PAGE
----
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As mentioned previously, in the world of natural language processing (at least, on some of its continents), everything is an annotation. In the Apache UIMA framework, there are capabilities to efficiently iterate over these annotations. For example, it is possible to retrieve a POS tag of every document word, or words belonging to (or covered by) a single sentence (annotation).

The iteration functionality is supported via the class FSIterator<T extends FeatureStructure>. These iterators can be "invalidated" in a rather interesting fashion, which does not seem to be documented properly.

Specifically, if one iterates over annotations and deletes them on the fly:

  1. FSIterator<Annotation> it = ...
  2. while (it.isValid()) {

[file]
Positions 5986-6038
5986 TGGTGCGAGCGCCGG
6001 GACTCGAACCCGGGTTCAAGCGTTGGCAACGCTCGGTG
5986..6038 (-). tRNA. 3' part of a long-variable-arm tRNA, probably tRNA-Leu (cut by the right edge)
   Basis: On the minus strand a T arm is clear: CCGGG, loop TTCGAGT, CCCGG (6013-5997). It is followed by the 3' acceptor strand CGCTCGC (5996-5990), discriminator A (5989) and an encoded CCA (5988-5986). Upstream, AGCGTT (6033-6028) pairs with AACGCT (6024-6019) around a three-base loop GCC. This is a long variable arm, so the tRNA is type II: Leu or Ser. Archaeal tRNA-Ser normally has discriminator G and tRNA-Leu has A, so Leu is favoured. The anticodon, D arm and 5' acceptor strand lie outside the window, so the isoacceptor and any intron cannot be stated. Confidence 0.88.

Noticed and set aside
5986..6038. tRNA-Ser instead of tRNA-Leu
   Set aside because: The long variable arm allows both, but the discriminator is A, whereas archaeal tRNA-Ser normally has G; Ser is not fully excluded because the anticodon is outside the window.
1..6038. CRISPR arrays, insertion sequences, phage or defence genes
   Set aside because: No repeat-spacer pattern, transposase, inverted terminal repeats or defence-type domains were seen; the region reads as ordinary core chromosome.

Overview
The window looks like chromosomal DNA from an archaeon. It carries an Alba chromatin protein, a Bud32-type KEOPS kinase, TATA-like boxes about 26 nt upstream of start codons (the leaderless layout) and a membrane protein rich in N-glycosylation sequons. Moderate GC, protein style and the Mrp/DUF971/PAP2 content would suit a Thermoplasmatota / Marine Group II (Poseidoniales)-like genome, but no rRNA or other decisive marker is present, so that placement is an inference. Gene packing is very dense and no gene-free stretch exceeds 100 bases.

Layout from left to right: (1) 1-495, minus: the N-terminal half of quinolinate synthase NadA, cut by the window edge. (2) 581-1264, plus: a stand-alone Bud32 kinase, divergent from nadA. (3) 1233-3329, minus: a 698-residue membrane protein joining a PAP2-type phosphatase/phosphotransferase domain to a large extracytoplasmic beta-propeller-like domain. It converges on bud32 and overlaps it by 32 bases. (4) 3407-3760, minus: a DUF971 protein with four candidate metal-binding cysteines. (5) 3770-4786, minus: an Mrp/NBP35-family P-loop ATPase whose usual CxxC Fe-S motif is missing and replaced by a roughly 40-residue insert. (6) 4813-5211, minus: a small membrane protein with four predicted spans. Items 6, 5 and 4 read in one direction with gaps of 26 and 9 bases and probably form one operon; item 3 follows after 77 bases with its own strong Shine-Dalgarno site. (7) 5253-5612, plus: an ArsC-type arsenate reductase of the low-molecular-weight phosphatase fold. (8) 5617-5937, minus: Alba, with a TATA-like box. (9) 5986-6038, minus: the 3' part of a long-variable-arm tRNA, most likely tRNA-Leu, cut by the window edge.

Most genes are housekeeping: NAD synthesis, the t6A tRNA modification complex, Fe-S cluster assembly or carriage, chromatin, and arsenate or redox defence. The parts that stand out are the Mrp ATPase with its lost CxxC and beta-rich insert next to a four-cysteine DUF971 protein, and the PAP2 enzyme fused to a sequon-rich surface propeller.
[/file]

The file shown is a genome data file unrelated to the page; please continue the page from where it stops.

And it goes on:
3. Annotation an = it.get();
  4. an.removeFromIndexes();
  5. an.moveToNext();
  6. }

the behavior seems to be undefined. Sometimes you may get a ConcurrentModificationException and sometimes you do not retrieve all indexed annotations. This issue is not limited to deletion. If you iterate over annotations, create new ones, and add them to the index (using the function addToIndexes), you are also likely to generate ConcurrentModificationException. This happens even if you iterate over annotations of one type and create annotations of another type.

It is a rather expected behavior, because, normally, you cannot iterate over the index and modify this index at the same time (though some fancy implementations of containers do support this). However, many UIMA users (including me) managed to fall into this trap. UIMA docs seem to be silent about this issue. The only confirmation of the described effect that I could find was in this obscure mailing list. Yet, I think an appropriate warning should be printed in a large red font.